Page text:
Despite bipartisan support and overall public approval, Oregon will not be approving lane-splitting legislation after all.
“I have several concerns with the bill as currently drafted, particularly related to public safety and noncompliance,” said Gov. Kate Brown said in a letter to the state Senate president and House speaker, which was obtained by Oregon Public Broadcasting, and reported by the Seattle Times.
According to the story, Senate Bill 574 would have permitted motorcyclists to drive between lanes, on multilane highways, when traffic slowed to 10 mph (16 kph) or less — also known as “lane splitting” or “lane filtering.” In this situation, motorcyclists riding between cars could travel no more than 10 mph faster than the flow of traffic.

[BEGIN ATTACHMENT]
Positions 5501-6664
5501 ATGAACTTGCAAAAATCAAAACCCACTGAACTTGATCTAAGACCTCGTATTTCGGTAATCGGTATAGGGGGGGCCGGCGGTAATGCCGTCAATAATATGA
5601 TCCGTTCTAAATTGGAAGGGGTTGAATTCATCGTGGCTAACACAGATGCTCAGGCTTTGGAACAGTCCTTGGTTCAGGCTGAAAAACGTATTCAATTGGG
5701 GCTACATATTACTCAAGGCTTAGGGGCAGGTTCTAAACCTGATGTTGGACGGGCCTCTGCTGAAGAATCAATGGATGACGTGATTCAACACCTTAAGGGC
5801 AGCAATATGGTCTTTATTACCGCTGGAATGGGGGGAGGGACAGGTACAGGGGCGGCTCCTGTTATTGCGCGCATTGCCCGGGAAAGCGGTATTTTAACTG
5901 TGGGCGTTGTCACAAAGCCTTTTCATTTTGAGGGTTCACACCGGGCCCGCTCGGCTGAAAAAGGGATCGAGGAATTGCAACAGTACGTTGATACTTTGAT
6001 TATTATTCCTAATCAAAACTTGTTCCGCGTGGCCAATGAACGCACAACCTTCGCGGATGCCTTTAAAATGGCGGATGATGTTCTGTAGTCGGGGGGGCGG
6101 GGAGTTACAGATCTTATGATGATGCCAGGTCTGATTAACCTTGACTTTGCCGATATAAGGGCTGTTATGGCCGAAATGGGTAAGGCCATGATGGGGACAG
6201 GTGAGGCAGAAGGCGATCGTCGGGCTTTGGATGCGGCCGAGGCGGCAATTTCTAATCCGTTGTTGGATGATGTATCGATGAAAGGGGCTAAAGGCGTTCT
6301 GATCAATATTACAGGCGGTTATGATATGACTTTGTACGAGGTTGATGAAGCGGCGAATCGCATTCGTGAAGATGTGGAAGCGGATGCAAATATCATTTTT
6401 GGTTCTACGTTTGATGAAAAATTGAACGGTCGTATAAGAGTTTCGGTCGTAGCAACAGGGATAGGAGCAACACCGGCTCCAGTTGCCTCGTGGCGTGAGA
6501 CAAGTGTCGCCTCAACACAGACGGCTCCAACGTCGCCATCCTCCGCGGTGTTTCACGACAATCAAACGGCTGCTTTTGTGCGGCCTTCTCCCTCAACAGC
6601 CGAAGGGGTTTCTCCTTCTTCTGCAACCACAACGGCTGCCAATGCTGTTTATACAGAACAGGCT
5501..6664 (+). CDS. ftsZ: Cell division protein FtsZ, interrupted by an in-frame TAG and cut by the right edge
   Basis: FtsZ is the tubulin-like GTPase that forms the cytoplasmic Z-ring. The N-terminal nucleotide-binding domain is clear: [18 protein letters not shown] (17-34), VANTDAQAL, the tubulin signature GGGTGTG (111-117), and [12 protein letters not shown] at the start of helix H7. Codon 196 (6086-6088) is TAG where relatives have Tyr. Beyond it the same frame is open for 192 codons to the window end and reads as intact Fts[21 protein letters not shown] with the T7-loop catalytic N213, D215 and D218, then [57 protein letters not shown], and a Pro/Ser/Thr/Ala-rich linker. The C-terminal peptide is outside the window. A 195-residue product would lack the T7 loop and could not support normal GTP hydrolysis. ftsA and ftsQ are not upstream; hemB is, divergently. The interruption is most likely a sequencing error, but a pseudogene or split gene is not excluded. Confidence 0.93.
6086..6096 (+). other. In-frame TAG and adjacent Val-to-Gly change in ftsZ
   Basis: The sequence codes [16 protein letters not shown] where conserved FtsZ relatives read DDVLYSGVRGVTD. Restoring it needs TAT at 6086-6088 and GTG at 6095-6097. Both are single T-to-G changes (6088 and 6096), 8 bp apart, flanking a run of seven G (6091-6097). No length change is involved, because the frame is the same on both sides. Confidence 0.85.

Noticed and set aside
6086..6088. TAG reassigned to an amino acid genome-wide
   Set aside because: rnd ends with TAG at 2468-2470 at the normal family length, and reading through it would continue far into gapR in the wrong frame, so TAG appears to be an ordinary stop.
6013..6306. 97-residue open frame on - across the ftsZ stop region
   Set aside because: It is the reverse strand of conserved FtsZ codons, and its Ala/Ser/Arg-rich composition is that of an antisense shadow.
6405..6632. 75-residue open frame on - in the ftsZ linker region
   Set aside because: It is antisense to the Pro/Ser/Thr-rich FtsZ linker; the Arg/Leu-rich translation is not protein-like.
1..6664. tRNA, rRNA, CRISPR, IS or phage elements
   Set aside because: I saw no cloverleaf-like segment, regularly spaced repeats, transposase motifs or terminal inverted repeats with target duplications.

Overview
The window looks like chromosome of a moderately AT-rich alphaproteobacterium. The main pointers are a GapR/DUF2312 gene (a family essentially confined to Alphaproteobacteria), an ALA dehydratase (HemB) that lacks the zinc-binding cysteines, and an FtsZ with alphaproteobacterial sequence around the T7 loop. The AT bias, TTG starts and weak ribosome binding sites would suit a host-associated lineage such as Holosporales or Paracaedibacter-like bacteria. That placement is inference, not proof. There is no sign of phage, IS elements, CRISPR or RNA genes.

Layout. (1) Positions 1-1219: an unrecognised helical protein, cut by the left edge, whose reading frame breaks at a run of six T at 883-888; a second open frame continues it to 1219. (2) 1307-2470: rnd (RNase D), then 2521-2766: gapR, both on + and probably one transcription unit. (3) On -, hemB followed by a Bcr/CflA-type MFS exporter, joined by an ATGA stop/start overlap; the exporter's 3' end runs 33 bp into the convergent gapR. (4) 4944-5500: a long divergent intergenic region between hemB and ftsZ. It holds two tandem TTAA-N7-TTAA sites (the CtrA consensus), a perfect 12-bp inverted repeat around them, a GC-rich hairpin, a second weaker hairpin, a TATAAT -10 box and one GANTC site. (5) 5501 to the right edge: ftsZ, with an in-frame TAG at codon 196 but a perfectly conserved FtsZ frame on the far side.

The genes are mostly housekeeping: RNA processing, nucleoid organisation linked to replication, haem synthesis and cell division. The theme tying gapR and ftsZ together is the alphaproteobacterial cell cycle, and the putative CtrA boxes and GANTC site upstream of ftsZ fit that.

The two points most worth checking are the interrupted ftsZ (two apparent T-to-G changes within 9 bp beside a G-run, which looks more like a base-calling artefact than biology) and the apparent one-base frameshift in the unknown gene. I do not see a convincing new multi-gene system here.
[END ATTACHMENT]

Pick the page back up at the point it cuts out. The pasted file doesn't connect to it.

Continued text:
“Many stakeholders, including law enforcement agencies and members of the public remain concerned that lane filtering is unsafe for both the motorcyclists and the drivers sharing the road, due to the serious injuries and death that commonly result from motorcycle-involved accidents,” said Brown in the statement.
It was only five years ago that California legalized recognized lane splitting.